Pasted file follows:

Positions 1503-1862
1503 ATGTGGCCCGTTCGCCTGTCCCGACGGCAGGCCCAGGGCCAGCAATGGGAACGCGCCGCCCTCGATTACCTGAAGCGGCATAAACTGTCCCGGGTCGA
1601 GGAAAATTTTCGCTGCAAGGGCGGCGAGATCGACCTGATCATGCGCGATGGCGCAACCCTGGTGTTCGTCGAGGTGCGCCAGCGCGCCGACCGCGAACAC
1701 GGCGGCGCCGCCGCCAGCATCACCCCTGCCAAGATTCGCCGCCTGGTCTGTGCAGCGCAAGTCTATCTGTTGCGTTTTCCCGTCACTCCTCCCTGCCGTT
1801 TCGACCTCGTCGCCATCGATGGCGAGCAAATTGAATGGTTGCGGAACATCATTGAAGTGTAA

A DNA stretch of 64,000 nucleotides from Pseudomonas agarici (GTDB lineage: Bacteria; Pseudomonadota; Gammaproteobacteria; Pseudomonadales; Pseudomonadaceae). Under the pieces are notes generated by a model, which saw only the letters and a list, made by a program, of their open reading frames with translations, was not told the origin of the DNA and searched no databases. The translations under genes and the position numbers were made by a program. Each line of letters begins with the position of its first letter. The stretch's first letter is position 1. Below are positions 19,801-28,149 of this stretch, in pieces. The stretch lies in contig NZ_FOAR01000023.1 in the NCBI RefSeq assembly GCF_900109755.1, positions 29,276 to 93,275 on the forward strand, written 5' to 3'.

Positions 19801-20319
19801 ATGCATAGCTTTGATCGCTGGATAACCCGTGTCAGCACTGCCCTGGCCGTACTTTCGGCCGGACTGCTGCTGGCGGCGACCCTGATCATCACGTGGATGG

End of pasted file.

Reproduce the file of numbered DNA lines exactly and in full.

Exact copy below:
Positions 1503-1862
1503 ATGTGGCCCGTTCGCCTGTCCCGACGGCAGGCCCAGGGCCAGCAATGGGAACGCGCCGCCCTCGATTACCTGAAGCGGCATAAACTGTCCCGGGTCGA
1601 GGAAAATTTTCGCTGCAAGGGCGGCGAGATCGACCTGATCATGCGCGATGGCGCAACCCTGGTGTTCGTCGAGGTGCGCCAGCGCGCCGACCGCGAACAC
1701 GGCGGCGCCGCCGCCAGCATCACCCCTGCCAAGATTCGCCGCCTGGTCTGTGCAGCGCAAGTCTATCTGTTGCGTTTTCCCGTCACTCCTCCCTGCCGTT
1801 TCGACCTCGTCGCCATCGATGGCGAGCAAATTGAATGGTTGCGGAACATCATTGAAGTGTAA

A DNA stretch of 64,000 nucleotides from Pseudomonas agarici (GTDB lineage: Bacteria; Pseudomonadota; Gammaproteobacteria; Pseudomonadales; Pseudomonadaceae). Under the pieces are notes generated by a model, which saw only the letters and a list, made by a program, of their open reading frames with translations, was not told the origin of the DNA and searched no databases. The translations under genes and the position numbers were made by a program. Each line of letters begins with the position of its first letter. The stretch's first letter is position 1. Below are positions 19,801-28,149 of this stretch, in pieces. The stretch lies in contig NZ_FOAR01000023.1 in the NCBI RefSeq assembly GCF_900109755.1, positions 29,276 to 93,275 on the forward strand, written 5' to 3'.

Positions 19801-20319
19801 ATGCATAGCTTTGATCGCTGGATAACCCGTGTCAGCACTGCCCTGGCCGTACTTTCGGCCGGACTGCTGCTGGCGGCGACCCTGATCATCACGTGGATGG